Updated 20 January 2020
|Long-Term Price Case||$65/lb. U308|
|Mineral Reserves||90.7 Mlbs.|
|Average Annual Production||5.2 Mlbs.|
|Payable Product||77,800,000 lbs.|
|True All-in Cost (TAIC)||$55.16/lb.|
|Total Operating Costs||($2,701,216,000)|
|Income Taxes (37.5%)||($826,527,750)|
|Total Capital Costs||($612,100,000)|
|Net Profit Margin||15%|
|Absolute Cost Structure (ACS)||85%|
|MTQ Score (Higher is Better)||0.2|
|True Value Discount (TVD)||98%|
|Cash Flow Multiple||5x|
|Annual Cash Flow||$51,168,000|
|Future Market Cap||$255,840,000|
|Future Market Cap Growth||1,282%|
Notes: All Values in U.S. Dollars
Like GoviEx, Forsys Metals needs to bide its time for substantially higher uranium prices. Though the economics technically work at the Base Case ($65/lb.), the Net Profit Margin is too thin. To be successful, the Net Profit Margin needs to rise above 30% and the Absolute Cost Structure needs to drop below 70%, which implies a spot uranium price of $80/lb.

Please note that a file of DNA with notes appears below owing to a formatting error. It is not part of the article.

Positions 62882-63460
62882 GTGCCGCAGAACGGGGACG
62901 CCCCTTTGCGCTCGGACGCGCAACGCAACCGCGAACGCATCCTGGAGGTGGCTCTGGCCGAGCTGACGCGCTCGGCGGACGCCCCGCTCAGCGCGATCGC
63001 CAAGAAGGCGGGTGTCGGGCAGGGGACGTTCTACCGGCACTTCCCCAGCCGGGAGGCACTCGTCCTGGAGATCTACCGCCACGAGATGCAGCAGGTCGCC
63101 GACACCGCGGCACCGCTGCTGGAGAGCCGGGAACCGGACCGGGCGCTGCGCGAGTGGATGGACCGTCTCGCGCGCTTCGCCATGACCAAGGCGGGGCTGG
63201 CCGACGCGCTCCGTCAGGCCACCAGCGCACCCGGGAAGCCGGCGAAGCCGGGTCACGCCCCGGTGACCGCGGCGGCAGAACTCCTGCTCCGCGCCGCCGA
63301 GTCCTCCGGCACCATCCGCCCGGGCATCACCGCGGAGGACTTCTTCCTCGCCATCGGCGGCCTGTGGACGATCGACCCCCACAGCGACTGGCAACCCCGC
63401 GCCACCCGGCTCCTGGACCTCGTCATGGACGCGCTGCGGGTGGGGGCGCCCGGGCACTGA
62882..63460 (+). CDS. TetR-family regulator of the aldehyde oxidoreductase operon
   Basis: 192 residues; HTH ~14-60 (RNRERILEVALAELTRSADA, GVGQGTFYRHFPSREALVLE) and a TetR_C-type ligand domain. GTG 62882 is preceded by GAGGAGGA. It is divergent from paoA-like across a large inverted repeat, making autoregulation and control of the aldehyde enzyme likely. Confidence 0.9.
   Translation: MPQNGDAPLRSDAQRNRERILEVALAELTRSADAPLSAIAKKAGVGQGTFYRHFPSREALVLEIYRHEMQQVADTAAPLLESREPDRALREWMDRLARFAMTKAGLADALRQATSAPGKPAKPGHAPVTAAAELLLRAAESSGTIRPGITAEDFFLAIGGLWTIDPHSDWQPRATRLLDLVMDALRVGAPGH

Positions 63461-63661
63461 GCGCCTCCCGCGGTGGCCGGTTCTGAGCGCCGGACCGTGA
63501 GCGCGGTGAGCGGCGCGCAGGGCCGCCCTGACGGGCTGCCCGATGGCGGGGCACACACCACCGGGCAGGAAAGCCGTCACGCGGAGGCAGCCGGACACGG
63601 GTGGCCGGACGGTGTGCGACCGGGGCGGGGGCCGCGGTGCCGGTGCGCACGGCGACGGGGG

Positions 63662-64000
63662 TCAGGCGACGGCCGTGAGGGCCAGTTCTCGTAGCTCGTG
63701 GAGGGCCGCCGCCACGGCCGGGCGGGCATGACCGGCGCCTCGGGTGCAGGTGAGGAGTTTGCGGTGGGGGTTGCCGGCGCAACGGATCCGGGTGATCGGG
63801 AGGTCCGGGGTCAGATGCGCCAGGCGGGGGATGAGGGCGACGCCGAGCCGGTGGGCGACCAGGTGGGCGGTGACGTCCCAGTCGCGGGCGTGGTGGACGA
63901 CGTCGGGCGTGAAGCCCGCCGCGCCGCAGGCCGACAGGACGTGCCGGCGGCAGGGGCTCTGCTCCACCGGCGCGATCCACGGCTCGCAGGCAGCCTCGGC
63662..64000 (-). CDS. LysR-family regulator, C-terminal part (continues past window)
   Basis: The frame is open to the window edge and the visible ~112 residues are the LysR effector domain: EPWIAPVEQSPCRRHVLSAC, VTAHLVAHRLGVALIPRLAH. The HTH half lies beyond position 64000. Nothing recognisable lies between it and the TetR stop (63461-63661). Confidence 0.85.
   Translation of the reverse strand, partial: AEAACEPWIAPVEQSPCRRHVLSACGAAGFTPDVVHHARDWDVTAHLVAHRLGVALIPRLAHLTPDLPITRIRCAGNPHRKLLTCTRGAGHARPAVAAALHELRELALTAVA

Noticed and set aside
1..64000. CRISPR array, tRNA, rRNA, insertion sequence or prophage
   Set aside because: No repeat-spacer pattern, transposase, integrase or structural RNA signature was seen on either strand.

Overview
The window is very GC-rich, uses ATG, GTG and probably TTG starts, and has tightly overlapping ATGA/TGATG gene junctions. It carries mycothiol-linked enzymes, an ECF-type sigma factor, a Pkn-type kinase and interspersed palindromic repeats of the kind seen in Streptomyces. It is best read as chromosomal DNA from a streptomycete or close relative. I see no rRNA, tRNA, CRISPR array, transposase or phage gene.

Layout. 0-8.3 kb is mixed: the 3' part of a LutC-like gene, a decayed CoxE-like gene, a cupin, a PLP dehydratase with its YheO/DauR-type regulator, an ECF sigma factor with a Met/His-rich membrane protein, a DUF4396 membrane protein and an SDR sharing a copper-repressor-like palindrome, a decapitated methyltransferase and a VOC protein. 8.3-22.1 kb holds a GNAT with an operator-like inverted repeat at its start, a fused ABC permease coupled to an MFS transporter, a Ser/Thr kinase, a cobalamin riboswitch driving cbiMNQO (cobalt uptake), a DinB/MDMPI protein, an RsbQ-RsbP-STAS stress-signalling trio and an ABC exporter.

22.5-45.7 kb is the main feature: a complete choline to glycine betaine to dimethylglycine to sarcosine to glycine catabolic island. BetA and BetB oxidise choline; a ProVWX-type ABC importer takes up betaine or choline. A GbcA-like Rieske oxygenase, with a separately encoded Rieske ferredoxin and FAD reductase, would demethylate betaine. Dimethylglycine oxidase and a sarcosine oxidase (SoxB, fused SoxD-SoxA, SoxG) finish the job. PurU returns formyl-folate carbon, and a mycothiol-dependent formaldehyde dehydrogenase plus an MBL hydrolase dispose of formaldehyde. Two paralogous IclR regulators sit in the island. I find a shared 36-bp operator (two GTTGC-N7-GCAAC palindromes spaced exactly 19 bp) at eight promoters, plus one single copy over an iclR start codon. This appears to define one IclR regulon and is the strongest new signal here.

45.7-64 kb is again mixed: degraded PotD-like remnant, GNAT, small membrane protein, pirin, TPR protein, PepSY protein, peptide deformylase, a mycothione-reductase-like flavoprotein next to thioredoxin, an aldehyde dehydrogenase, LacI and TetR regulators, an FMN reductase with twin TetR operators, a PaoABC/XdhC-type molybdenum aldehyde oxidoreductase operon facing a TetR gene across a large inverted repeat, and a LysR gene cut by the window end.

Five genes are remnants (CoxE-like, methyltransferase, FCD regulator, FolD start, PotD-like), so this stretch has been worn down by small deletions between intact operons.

So where is the value?
The Forsys Metals value proposition stems from a discrepancy between share price and True Value, as the present discount to True Value is 97%. Similarly, the value proposition for Bannerman Resources stems from its 97% discount to True Value, as opposed to value being derived from Net Profit Margin or Absolute Cost Structure, neither of which are particularly good at a Long-Term Price Case of $65.
We take it for granted that the merits of the Forsys Metals story have not gone unnoticed and that it is daily becoming more ripe as an acquisition target. Naturally we’d like to witness and profit from Market Cap growth up to 1,282%, but we would also be delighted to learn that the Norasa Project had found a good home on an acquirer’s long-term development schedule.